Ming Shiue: Inside the Mind of a Psychopathic Killer

Ming Shiue was voted Most likely to Succeed in high school. And by all appearances, he seemed to be a well-rounded student and athlete.

But 15 years later, in 1980, Shiue kidnapped his former math teacher and her young daughter, imprisoning them for 53 days. Along the way, he murdered a young boy who happened to see the two tied up in the trunk of a car the day Shiue abducted them.

VIDEO: Dr. Paul Reitman talks about his encounter with convicted murderer Ming Shiue.
Face-to-Face With a Psychopath

As Shiue approaches what may be the end of a 30-year prison term, it remains an enigma how this seemingly normal teenager could commit these atrocious crimes.

"He went from being an all-American boy, playing football, basketball, baseball, wrestling and excelling at academics … to a real loner after high school. He had no friends," said Eileen Biernat, author of the book "Stalking Mary."

It was Shiue's inability to forge any meaningful relationships during his adolescence that led to depression, and fueled the delusions that would gradually intensify to the point where he lost touch with reality, said Paul Reitman, a psychologist who spent many hours evaluating Shiue for the prosecution.

The Math Teacher Kidnapper

Experts said the best indication of mental health for a teenager is peer relationships. Despite Shiue's good grades and success at team sports, he had no friends.

"This was a young boy, probably, who was just dying for attention and acceptance and wasn't getting any from his peers," said Reitman, adding that Shiue became "tormented with inadequacy.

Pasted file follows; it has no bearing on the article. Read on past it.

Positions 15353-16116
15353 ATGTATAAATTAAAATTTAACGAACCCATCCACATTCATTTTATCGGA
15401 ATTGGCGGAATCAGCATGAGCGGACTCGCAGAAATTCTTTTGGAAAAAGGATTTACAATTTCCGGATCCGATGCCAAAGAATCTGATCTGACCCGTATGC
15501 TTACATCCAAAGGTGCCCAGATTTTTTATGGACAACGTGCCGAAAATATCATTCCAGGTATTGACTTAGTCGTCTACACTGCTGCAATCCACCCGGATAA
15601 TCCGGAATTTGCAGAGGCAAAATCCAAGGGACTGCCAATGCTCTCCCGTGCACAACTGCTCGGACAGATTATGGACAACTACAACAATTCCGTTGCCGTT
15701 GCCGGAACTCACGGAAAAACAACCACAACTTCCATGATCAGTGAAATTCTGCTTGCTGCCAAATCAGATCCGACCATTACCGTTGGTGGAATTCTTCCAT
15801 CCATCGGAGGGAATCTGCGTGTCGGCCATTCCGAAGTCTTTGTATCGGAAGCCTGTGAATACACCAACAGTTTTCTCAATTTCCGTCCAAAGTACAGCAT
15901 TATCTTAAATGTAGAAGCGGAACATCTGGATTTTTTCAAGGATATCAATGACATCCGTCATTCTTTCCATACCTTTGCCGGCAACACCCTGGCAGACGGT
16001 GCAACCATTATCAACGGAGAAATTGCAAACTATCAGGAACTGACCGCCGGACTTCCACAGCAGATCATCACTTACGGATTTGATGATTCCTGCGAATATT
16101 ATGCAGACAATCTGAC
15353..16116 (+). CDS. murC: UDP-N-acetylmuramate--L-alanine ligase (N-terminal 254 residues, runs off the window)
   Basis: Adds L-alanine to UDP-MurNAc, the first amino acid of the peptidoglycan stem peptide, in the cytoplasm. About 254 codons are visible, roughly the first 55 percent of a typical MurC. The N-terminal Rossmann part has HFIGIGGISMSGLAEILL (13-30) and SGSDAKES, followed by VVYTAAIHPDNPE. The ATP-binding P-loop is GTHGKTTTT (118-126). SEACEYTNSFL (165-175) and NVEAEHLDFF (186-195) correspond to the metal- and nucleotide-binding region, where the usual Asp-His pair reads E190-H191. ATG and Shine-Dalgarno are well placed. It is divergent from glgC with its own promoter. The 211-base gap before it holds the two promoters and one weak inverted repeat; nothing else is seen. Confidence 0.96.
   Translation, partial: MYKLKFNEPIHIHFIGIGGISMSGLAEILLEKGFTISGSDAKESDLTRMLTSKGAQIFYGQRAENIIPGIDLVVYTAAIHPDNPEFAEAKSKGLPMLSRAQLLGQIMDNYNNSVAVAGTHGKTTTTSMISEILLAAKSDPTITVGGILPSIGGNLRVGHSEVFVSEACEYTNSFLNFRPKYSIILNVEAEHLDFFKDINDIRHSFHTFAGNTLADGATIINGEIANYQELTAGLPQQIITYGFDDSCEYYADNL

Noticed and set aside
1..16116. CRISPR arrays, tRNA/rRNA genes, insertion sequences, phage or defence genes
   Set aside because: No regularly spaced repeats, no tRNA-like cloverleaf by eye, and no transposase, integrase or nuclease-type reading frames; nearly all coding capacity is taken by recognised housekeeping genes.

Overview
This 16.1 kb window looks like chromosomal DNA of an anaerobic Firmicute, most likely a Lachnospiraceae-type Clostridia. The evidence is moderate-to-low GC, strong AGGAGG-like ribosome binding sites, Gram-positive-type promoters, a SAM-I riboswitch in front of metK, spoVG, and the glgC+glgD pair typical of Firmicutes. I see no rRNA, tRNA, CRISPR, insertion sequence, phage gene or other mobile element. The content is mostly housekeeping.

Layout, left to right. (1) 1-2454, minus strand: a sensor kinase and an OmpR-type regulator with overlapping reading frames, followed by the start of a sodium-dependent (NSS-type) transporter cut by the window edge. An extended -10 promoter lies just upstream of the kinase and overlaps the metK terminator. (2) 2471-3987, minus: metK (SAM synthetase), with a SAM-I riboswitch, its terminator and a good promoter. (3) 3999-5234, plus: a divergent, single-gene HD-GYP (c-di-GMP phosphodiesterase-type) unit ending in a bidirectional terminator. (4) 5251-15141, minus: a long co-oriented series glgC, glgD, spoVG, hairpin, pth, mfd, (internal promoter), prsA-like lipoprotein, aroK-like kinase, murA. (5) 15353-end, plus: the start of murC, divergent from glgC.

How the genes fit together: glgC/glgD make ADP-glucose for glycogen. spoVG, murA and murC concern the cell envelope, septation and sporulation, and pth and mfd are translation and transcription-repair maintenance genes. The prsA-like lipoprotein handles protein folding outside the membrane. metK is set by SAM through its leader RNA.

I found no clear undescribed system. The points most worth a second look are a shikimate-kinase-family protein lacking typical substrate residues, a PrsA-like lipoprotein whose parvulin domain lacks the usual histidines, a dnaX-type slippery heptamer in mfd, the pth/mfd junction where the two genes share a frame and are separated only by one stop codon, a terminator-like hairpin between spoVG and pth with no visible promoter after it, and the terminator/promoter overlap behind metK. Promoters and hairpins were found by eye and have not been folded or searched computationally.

"He doesn't have social skills, so he gets delusional and fixated,'' said Reitman.


Shiue's became fixated on Mary Stauffer. She was not a former girlfriend, or even a friend. Stauffer had been his ninth grade algebra teacher.

Unknown to Stauffer, Shiue had fantasized about her for years, writing about her and stalking her.

Then, in the spring of 1980, Shiue kidnapped the object of his obsession, and her 8-year-old daughter, Beth.

"[Stauffer] was probably a wonderful teacher and probably paid him attention," said Reitman. "So in his mind, he begins this delusional fantasy that 'she loves me, we'll be a family.'"

Shiue documented his delusions in extensive writings -- stories that centered on motherly figures and teachers -- that had striking similarities to the ordeal he would force Stauffer and her daughter to live out.

Shiue was obsessed with his own sexual, psychopathic fantasies, said Pat Brown, a nationally recognized criminal profiler well versed on the case. "His very sadistic fantasy [was one] where he would have total power and control over one woman."

According to court records, "In more than one story, a woman has a child and submits to the assault to protect the child from harm. The victims are often teachers. The stories range from those in which a voluptuous woman has an affair with a student, often Ming Shiue himself, to stories of Shiue or other male characters violently raping women, engaging in sadistic violent sexual behavior."

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